Trapped tools, those used to provide support on the inside walls of hollow parts, often present part designers with the problem of postcure tool removal. Tool removal can be difficult, but leaving the tool in place can compromise part weight and function. Here, HPC reports on several new approaches to this demolding dilemma.
Smart Tooling, a trademarked product of Spintech Ventures LLC (Xenia, Ohio), uses fiber-reinforced shape memory polymers (SMPs) as a trapped tooling solution for aerospace applications and other markets. The company’s reusable Smart Mandrels and SMP Bladders are less-expensive alternatives to silicone bladders and washout materials as well as multipiece tooling that must be disassembled for removal. Further, they are quicker and easier to use, claims chief technology officer Ernie Havens. “They are also amenable to automation and faster layup processes for lower manufacturing cost,” he adds.
A Smart Mandrels blank (fiber-reinforced SMP formed into hollow tubing) is placed into a two-part mandrel mold and heated to soften the blank; when softened, the mandrel is pushed against the mold contours with air pressure. After it is cooled, the SMP becomes rigid and maintains the molded shape. The rigid mandrel is then coated with a mold release and used for layup of a composite part; the part, during cure, is heated to 250°F/121°C, which is below the mandrel’s transition temperature, says Havens. Then, the mandrel is reheated to above its softening temperature (more than 250°F). It resumes its original tube shape and can be extracted from the cured part. The company claims that layup time is significantly reduced when compared to other trapped tooling approaches, which require time to fabricate or wash out. Additionally, disposal of washout residue is not an issue.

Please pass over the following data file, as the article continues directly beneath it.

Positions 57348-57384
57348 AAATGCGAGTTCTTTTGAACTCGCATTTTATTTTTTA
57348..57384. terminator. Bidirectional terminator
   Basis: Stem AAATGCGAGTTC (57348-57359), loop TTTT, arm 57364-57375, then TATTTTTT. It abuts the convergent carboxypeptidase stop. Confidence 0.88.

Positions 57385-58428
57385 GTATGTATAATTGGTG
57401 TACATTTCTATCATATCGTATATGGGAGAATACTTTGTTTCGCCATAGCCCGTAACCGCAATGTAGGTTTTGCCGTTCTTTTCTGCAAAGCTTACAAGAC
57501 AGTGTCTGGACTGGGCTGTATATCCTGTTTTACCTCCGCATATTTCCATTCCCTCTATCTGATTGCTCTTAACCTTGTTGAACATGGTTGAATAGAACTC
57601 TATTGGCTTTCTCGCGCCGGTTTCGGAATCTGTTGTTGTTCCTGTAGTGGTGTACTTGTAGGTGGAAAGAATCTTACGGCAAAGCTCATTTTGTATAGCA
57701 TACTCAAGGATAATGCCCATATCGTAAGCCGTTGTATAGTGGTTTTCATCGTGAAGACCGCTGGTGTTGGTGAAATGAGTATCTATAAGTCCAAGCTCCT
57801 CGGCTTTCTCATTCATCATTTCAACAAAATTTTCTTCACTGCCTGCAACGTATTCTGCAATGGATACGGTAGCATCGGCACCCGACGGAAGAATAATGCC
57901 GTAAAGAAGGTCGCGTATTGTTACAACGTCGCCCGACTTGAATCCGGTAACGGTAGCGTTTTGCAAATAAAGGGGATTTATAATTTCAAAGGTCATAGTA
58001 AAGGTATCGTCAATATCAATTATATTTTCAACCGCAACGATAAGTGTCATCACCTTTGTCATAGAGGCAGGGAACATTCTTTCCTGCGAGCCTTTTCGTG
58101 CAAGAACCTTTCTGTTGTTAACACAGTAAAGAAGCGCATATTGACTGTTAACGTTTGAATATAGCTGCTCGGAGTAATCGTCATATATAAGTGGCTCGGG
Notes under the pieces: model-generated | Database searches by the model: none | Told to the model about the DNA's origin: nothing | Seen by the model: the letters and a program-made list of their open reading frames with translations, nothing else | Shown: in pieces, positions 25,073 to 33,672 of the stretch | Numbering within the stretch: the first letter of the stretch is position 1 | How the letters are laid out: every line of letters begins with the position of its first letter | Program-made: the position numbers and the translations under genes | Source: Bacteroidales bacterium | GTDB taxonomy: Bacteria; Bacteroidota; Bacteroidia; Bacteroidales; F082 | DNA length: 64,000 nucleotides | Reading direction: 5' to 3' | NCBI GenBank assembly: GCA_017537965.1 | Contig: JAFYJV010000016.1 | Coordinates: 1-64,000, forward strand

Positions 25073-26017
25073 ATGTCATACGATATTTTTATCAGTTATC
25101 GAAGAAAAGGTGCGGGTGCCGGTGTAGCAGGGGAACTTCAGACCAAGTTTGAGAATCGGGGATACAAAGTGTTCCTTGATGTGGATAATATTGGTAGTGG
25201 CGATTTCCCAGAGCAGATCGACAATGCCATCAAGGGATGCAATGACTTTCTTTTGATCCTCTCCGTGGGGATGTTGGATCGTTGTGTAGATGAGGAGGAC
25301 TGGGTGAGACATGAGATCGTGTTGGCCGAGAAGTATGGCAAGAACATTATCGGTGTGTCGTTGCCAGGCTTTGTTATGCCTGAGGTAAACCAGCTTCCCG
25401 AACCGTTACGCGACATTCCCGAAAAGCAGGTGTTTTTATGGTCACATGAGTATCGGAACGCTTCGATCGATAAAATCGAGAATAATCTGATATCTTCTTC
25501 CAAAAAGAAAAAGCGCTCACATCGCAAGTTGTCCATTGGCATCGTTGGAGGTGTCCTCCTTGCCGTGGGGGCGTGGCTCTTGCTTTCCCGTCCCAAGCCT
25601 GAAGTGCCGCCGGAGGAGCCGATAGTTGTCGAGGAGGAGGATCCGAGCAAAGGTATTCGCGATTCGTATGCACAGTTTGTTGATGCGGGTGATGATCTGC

The company’s SMP Bladder works similarly but offers compatibility with cure temperatures up to 350°F/176°C. The difference is that the layup is placed into a female tool matched to the outer mold line during cure. Air pressure is applied to the SMP Bladder for consolidation purposes. As the part heats up during cure, the SMP Bladder transitions from a rigid tool to a soft elastic tool, allowing the press operator to use air pressure to further consolidate the layup prior to cure. When the cure cycle is complete, the air pressure is vented and the SMP Bladder shrinks to its original hose-like shape and can be pulled out of the cured part like any other inflatable bladder while the composite remains in the female mold cavity to cool before final demolding.
Washout mandrels have been a traditional choice, but Advanced Ceramics Mfg. (Tucson, Ariz.) says it has taken them to the next level, with its RapidCore mandrel manufacturing process, which eliminates mandrel tooling. A mandrel is “printed” directly from the customer’s CAD file, using an additive manufacturing process (see “The rise of rapid manufacturing,” under "Editor's Picks," at top right) and material system, based on the company’s water-soluble materials. When it is complete, the mandrel is coated with a fluoropolymer tape to protect it from water and is then used for part layup. Mandrels can be created in a fraction of the time required for plaster or eutectic salts and possess a compressive strength greater than 100 psi/6.89 bar and a thermal degradation temperature of approximately 350°F/177°C, which is consistent with industry-standard autoclave parameters. After part cure, the RapidCore material is simply washed out with water.
Nevada Composites (Dayton, Nevada) provides warm-water washout mandrels for trapped tooling and traditional single-sided tools, using a moderately priced rapid tooling material, trademarked Green-Aero, based on ceramic microspheres mixed with water-soluble inorganic binders. Lightweight tools are produced via a vacuum molding process in a few days, a process that is speeded by making molds for the mandrels and masters for single-sided tools using an additive manufacturing process, fused deposition modeling. The mandrels and tools have a low CTE and low thermal mass, says company CEO Linda Clements. “By tailoring the tooling material by, for example, varying the particle type and amount or the binder quantity and additives, we can adjust washout properties, improve machinability and mechanical properties, and tailor thermal properties.” Green-Aero is reportedly environmentally benign.